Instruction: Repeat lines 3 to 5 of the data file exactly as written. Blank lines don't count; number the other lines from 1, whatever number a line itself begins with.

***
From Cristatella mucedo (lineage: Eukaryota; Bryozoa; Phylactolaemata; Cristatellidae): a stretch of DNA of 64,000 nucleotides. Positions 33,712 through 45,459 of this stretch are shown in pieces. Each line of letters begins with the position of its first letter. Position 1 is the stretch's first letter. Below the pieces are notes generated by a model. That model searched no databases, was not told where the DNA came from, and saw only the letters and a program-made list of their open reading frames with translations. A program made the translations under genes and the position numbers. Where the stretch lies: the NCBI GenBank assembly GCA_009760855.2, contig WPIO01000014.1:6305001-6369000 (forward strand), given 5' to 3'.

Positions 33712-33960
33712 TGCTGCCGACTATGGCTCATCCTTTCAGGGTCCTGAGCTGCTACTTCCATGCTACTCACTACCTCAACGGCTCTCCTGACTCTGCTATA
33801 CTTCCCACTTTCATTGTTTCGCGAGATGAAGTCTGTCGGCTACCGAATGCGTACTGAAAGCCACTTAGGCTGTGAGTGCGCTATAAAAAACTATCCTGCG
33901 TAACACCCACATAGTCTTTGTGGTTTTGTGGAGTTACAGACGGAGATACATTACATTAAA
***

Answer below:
33712 TGCTGCCGACTATGGCTCATCCTTTCAGGGTCCTGAGCTGCTACTTCCATGCTACTCACTACCTCAACGGCTCTCCTGACTCTGCTATA
33801 CTTCCCACTTTCATTGTTTCGCGAGATGAAGTCTGTCGGCTACCGAATGCGTACTGAAAGCCACTTAGGCTGTGAGTGCGCTATAAAAAACTATCCTGCG
33901 TAACACCCACATAGTCTTTGTGGTTTTGTGGAGTTACAGACGGAGATACATTACATTAAA